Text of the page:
May 7, 2024

Podcast - Direct Examination: Offering Exhibits

The Trial Lawyer's Handbook: A Courtroom Preparation Podcast Series

In this episode of his "The Trial Lawyer's Handbook" podcast series, litigation attorney Dan Small provides a comprehensive guide on effectively introducing and utilizing exhibits during trials. He outlines a six-step process covering selection, research, timing, logistics, publishing and explaining exhibits. Mr. Small emphasizes the importance of careful planning, anticipating objections, considering the best witness and timing for each exhibit, and seamlessly integrating exhibits into the overall case narrative and demonstratives. This episode offers valuable strategies for maximizing the impact of exhibits and avoiding common pitfalls. 

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Mr. Small is also the author of the new American Bar Association (ABA) book Lessons Learned from a Life on Trial: Landmark Cases from a Veteran Litigator and what They Can Teach Trial Lawyers.

Offering an exhibit is a critical and dramatic moment in many trials. It should not be random or spontaneous. Rather, it should be part of a careful, thoughtful, and well-planned process. That process includes the following steps:

  1. Selection.
  2. Research.
  3. Timing.
  4. Logistics.
  5. Publishing.
  6. Explaining.

Let's take them each one at a time.

1. Selection. It's an often observed irony that as we become a more paperless society, litigation has become overwhelmed with documents. Every communication, every rough draft, every thought or rumination is preserved electronically in emails, in text messages, in social media and becomes a document in discovery. Those documents not only tend to overwhelm the lawyers, they also tend to cloud their judgment as to what is actually necessary. Just because you have a document doesn't mean you need that document at trial. Prune your exhibits carefully. Pruning is a wrong word. Take a meat axe to them or your exhibits will become obstacles not aids in your presentation.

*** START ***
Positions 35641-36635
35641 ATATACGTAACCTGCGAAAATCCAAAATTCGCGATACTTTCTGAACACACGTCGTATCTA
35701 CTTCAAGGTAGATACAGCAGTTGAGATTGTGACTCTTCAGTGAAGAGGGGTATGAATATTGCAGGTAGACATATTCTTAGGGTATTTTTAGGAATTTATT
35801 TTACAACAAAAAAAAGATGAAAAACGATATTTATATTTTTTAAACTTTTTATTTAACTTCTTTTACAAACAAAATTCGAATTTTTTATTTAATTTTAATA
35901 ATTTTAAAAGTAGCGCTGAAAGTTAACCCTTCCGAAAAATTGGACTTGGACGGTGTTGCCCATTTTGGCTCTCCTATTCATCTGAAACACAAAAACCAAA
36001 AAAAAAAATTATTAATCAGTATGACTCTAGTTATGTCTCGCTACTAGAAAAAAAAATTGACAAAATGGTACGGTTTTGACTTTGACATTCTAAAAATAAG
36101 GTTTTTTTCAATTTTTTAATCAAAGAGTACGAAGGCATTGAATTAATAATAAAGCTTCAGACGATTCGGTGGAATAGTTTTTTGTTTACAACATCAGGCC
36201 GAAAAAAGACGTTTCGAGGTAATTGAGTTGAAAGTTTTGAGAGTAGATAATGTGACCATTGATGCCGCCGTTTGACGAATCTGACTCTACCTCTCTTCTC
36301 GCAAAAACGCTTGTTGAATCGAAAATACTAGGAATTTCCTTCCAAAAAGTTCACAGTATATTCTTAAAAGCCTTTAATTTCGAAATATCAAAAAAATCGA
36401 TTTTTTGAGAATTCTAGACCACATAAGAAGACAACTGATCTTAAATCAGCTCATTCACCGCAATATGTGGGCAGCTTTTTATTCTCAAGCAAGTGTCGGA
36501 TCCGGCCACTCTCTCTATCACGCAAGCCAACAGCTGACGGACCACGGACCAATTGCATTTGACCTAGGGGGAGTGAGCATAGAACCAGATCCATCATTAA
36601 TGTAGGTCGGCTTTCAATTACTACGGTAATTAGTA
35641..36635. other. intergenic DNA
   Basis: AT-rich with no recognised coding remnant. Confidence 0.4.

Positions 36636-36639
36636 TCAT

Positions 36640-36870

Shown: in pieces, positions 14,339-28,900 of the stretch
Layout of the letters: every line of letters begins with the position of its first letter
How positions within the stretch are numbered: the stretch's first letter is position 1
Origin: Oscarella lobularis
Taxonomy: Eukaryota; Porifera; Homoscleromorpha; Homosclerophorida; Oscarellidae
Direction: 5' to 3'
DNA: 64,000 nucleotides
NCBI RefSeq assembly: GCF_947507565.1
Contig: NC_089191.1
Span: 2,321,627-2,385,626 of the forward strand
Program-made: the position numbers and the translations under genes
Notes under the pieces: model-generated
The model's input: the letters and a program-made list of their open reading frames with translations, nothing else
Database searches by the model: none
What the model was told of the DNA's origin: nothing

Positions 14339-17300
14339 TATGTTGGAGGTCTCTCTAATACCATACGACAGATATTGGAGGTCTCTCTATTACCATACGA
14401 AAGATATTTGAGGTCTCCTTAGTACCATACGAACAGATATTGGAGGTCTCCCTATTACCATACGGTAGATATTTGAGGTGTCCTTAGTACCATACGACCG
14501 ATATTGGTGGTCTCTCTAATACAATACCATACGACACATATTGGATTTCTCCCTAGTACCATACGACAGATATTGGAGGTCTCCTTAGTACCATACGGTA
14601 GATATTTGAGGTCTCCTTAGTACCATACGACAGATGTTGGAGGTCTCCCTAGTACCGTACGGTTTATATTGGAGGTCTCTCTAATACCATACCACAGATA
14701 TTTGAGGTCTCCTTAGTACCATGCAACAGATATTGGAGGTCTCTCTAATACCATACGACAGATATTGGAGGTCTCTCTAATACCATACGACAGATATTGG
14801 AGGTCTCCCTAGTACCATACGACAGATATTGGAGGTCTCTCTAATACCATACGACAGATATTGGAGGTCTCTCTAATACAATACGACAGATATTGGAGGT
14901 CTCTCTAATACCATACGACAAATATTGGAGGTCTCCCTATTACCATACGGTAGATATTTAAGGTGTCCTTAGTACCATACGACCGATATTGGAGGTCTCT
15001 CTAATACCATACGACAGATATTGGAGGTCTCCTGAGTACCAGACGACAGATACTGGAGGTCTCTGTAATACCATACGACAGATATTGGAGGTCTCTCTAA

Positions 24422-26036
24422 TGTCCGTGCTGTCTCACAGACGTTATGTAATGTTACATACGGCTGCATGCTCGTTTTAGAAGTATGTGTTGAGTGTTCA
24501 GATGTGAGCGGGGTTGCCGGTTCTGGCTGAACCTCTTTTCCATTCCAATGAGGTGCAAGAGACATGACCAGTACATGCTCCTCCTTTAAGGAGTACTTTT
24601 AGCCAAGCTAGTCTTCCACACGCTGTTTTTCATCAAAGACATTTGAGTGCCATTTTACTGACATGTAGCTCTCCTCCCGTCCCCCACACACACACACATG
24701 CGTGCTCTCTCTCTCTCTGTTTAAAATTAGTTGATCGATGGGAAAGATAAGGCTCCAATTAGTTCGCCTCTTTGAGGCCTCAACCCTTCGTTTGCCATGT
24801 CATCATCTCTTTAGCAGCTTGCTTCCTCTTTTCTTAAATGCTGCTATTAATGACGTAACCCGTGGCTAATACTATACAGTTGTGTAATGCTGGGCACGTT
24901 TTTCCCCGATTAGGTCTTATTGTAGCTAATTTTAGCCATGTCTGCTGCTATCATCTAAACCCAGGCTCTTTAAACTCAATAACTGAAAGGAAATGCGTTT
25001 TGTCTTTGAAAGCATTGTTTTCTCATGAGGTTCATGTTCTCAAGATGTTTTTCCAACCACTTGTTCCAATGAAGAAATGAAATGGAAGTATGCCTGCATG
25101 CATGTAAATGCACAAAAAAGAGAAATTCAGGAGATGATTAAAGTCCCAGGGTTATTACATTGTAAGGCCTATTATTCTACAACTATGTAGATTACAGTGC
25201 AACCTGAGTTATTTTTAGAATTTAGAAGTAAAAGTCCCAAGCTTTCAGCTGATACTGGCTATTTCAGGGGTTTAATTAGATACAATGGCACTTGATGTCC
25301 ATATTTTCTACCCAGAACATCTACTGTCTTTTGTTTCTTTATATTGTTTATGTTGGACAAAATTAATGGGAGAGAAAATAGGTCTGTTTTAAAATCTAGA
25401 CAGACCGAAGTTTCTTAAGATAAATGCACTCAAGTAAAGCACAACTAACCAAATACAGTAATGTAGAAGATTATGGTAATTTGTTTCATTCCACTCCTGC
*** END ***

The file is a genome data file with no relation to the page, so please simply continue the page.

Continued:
2. Research for every single exhibit you want to offer, think through why and how it's admissible. Anticipate what objections it may draw and consider how you'll respond. Your conclusions should be available to you at your fingertips and in your trial notebook and witness outline. Maybe all you need is a citation to the rule. Maybe you need copies of a case handy. If the potential challenge is more substantial. Maybe you need to have a brief memorandum ready for the judge, or you need to file a motion in limine in advance. On your feet in court is not the ideal place to be thinking about these issues for the first time.